Allergic Reactions

This time of year we venture more out of our comfort zone.
Spending more time in the outdoors connects us to nature in ways that are extremely beneficial. But it also exposes us to some environmental allergans.

Many are highly allergic to poison ivy. This seemingly innocuous plant grows wild and rampant in our area. One day of weeding in the garden or hiking in the woods can leave you covered with blisters. It is the oil from the plant which clings to your skin, clothing and your dog’s fur that causes the allergic reaction. Wearing protective clothing will help prevent its spread – But remember to shed the clothing and wash them immediately. The oil can also get on bedding and cause the reaction to spread to body parts not originally affected. If over the counter remedies do not help, come in for a visit.

Another more deadly reaction is to bee stings. If you are allergic to bee stings, be sure and have an Epipen nearby. Take the pen on any hiking or camping trips. Vespids – yellow jackets, hornets and wasps – are the leading cause of stings. They are more aggressive than honeybees or bumblebees. These insects are attracted by sugar and sometimes will crawl down inside soda cans and sting the inside of mouths and tongues.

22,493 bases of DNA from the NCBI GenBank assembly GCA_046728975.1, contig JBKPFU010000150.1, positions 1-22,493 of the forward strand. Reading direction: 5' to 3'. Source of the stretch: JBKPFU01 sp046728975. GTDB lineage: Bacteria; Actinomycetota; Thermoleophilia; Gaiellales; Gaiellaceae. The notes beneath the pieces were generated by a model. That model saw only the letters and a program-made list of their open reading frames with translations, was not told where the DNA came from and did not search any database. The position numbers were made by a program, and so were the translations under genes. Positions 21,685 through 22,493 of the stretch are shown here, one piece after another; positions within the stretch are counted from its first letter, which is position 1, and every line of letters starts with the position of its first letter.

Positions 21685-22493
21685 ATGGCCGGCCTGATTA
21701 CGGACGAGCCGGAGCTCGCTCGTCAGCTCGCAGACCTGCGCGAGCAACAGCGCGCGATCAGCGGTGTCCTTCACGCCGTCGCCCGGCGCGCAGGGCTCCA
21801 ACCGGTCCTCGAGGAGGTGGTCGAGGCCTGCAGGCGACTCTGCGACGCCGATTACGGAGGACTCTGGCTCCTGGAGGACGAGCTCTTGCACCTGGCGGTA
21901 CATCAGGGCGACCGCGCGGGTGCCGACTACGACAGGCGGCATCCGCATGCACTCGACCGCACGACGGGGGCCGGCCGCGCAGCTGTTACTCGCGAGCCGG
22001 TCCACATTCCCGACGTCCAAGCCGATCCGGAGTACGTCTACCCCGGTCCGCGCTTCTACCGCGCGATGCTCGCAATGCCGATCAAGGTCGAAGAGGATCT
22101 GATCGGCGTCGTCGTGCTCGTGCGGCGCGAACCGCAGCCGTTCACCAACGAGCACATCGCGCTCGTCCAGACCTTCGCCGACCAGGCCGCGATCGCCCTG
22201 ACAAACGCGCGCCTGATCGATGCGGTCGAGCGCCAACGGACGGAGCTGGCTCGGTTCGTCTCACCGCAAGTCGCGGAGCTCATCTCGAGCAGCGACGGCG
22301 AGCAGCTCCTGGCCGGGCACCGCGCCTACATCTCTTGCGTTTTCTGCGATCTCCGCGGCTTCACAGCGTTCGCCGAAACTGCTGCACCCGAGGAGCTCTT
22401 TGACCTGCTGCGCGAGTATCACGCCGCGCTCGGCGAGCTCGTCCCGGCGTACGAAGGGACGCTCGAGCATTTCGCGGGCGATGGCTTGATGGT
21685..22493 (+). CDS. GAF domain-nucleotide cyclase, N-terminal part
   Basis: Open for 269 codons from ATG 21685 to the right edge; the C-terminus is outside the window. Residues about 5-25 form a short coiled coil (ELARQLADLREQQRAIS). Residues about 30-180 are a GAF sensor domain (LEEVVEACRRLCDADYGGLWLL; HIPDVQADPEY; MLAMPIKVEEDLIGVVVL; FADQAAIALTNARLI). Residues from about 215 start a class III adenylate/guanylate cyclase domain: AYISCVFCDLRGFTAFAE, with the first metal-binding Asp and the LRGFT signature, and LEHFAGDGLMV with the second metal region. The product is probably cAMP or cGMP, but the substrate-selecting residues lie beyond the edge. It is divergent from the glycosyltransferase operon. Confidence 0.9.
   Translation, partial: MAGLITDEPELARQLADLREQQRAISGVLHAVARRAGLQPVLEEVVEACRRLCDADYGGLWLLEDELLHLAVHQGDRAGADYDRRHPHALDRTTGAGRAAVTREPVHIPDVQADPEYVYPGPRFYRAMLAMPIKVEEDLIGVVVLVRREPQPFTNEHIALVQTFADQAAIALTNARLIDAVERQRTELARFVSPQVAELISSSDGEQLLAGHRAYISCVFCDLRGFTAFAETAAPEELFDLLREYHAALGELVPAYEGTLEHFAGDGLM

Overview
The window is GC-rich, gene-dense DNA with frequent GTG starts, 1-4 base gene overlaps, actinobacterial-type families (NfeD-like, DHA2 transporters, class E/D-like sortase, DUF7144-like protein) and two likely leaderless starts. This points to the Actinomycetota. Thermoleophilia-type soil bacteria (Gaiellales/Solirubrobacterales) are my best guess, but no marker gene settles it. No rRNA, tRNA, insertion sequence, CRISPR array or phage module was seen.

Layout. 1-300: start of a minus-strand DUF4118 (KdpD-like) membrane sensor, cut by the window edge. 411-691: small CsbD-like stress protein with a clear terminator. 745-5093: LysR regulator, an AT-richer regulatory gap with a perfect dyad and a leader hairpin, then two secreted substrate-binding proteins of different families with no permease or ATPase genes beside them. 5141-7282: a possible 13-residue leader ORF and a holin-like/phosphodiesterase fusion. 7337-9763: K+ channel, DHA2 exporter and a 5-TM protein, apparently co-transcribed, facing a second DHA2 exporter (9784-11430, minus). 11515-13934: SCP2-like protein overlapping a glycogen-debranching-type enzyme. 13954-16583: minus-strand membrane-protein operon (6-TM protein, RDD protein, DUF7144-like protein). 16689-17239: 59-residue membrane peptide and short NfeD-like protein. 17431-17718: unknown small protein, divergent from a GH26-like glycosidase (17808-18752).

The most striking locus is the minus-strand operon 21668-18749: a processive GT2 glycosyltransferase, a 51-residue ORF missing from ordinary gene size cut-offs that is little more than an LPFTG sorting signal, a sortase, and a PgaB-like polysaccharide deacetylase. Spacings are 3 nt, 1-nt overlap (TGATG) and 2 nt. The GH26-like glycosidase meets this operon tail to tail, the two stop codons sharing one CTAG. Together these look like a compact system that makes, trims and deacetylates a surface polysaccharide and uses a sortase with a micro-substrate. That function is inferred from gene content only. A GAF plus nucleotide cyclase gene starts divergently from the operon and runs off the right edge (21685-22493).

Anaphylaxis is a severe potentially fatal allergic reaction. The three major allergans causing this are food, insects and medication. The allergic reaction occurs after exposure and the immune system overreacts to the substance. Symptoms can include, general flushing of the skin; hives; swelling of eyelids, face, lips, tongue and throat; difficulty swallowing or speaking; abdominal cramping with nausea, vomiting and diarrhea; drop in blood pressure; slowing of the heart rate; headache and light headedness; unconsciousness; anxiety and sense of impending doom.

The time from exposure to the onset of symptoms usually indicates the severity of the reaction. The treatment for anaphylactic shock is always epinepherine. People with atropic diseases such as allergic rhinitis, asthma and atropic dermatitis are at greater risk for anaphylactic reaction especially to food.

If you have any of these risk factors, please talk with us about the possibility of getting an epipen.

Annandale Women and Family Center – Gynecologist Alexandria VA
2839 Duke Street Alexandria, Virginia 22314
(703) 667-4064

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